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Two government agencies faced off Tuesday afternoon before a federal appeals court over whether federal civil rights law, as written, includes protection against discrimination based on sexual orientation.

Zarda v. Altitude Express was argued in front of the U.S. Court of Appeals for the Second Circuit in Manhattan, seated en banc –and made for some colorful exchanges between judges and attorneys representing the U.S. Department of Justice and the U.S. Equal Employment Opportunity Commission, respectively, which are pitted against each other in arguing this case.

Zarda is one of a string of recent cases that confronts the issue of whether or not the protection against discrimination “on the basis of sex” under Title VII of the Civil Rights Act of 1964 should be interpreted to include protection for sexual orientation. The issue may reach the U.S. Supreme Court in the near future.

The case centers on Don Zarda, who sued his employer, Altitude Express, claiming he was fired from his job as a skydiving instructor there because of his sexual orientation, in violation of federal and New York state law. Zarda has passed away since the initial filing of his case but it is being continued by his sister Melissa Zarda and his life partner Bill Moore.

A three-judge panel of the Second Circuit ruled in April that Title VII does not protect LGBTQ workers but the full appeals court agreed to revisit that decision. This followed a landmark decision in the U.S. Court of Appeals for the Seventh Circuit, which was the first circuit court to rule that Title VII covers sexual orientation earlier in April.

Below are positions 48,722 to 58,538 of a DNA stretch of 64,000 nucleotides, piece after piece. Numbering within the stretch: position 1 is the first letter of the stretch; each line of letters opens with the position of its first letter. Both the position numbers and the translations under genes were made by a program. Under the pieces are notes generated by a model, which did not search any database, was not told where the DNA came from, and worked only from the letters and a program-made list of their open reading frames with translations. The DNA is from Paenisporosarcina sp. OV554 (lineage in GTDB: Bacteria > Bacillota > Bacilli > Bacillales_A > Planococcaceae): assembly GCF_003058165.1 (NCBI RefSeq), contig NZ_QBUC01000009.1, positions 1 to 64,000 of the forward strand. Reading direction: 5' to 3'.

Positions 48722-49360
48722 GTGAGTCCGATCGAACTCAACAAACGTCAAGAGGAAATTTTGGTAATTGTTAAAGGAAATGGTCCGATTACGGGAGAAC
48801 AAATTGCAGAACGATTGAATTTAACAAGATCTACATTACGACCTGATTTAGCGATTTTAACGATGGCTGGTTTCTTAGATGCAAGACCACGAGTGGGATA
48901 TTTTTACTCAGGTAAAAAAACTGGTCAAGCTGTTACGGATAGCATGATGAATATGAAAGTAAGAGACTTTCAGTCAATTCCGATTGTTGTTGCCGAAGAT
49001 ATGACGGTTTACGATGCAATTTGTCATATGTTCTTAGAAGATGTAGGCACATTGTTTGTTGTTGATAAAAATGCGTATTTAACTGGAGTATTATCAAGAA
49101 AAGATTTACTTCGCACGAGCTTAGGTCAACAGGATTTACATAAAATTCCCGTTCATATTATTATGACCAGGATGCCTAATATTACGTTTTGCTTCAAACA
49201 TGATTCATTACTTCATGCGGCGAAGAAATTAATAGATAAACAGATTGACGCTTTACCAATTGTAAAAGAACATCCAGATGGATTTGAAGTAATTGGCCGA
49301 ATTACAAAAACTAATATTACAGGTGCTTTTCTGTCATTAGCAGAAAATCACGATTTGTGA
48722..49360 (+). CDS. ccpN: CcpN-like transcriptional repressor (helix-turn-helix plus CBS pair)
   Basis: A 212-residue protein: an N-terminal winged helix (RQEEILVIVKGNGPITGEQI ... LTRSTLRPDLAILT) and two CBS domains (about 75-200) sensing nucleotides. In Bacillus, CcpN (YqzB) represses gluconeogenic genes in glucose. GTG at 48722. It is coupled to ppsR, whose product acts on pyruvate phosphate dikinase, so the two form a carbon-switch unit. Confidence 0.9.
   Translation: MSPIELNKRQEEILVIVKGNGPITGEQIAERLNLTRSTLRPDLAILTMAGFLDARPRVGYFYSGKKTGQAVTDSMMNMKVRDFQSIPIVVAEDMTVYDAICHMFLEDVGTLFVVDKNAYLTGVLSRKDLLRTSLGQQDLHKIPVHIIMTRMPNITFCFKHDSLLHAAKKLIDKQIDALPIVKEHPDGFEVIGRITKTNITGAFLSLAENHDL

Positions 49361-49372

The EEOC has strongly favored including sexual orientation under the umbrella of Title VII in recent years, and its views have been essential in framing arguments in favor of inclusion.

When asked at the Second Circuit Tuesday how the agency adopted its current position on the issue, Jeremy Horowitz, who appeared for the EEOC, told the panel that the agency recently took a “fresh look” at the issue by considering guidance from the U.S. Supreme Court and meeting with both employers and employees.

Judge Rosemary Pooler asked if the EEOC also solicited input from the DOJ in its decision-making, to which Horowitz said he was “not aware” if it did.

“It’s a little bit awkward for us to have the federal government on both sides of the case,” Pooler said.

“Indeed, your honor,” Horowitz replied, which drew laughs from spectators.

In July, the Justice Department under the Trump administration filed an amicus brief in the Zarda case, veering from the EEOC’s position.

Former Jones Day attorney Hashim Mooppan, appearing for the Justice Department, argued that most circuit courts have “expressly rejected” the argument that Title VII offers protection on the basis of sexual orientation and that Congress has repeatedly failed to pass bills to clarify the statute’s language.

Justices repeatedly asked Mooppan about the legal process for the two government agencies, such as whether or not Main Justice would need to sign off on an amicus brief filed by the EEOC, but the attorney said it would not be “appropriate” for him to disclose the information.

Judges also needled Mooppan on the bounds of Title VII and the groups it protects.

During an exchange with Judge Gerard Lynch, who asked if it is “sort of OK” to discriminate on the basis of gender, Mooppan said that employers are allowed to fire employees for out-of-work sexual behaviors, such as being promiscuous, and that there are “real, physical” differences between men and women.